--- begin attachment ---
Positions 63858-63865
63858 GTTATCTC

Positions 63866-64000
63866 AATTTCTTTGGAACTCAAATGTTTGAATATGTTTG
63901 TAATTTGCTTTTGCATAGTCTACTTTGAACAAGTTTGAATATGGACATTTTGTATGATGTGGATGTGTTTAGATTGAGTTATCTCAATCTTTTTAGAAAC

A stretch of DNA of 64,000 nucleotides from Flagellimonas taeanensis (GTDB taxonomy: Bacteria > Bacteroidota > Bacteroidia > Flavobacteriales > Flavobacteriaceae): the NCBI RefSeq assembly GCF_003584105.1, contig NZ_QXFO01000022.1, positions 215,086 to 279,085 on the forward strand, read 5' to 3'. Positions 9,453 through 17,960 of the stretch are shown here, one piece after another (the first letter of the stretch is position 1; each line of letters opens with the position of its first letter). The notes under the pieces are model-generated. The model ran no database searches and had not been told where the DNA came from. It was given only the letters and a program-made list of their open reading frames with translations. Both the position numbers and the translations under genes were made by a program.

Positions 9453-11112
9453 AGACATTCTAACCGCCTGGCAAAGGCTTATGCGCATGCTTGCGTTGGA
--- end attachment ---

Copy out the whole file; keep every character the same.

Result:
Positions 63858-63865
63858 GTTATCTC

Positions 63866-64000
63866 AATTTCTTTGGAACTCAAATGTTTGAATATGTTTG
63901 TAATTTGCTTTTGCATAGTCTACTTTGAACAAGTTTGAATATGGACATTTTGTATGATGTGGATGTGTTTAGATTGAGTTATCTCAATCTTTTTAGAAAC

A stretch of DNA of 64,000 nucleotides from Flagellimonas taeanensis (GTDB taxonomy: Bacteria > Bacteroidota > Bacteroidia > Flavobacteriales > Flavobacteriaceae): the NCBI RefSeq assembly GCF_003584105.1, contig NZ_QXFO01000022.1, positions 215,086 to 279,085 on the forward strand, read 5' to 3'. Positions 9,453 through 17,960 of the stretch are shown here, one piece after another (the first letter of the stretch is position 1; each line of letters opens with the position of its first letter). The notes under the pieces are model-generated. The model ran no database searches and had not been told where the DNA came from. It was given only the letters and a program-made list of their open reading frames with translations. Both the position numbers and the translations under genes were made by a program.

Positions 9453-11112
9453 AGACATTCTAACCGCCTGGCAAAGGCTTATGCGCATGCTTGCGTTGGA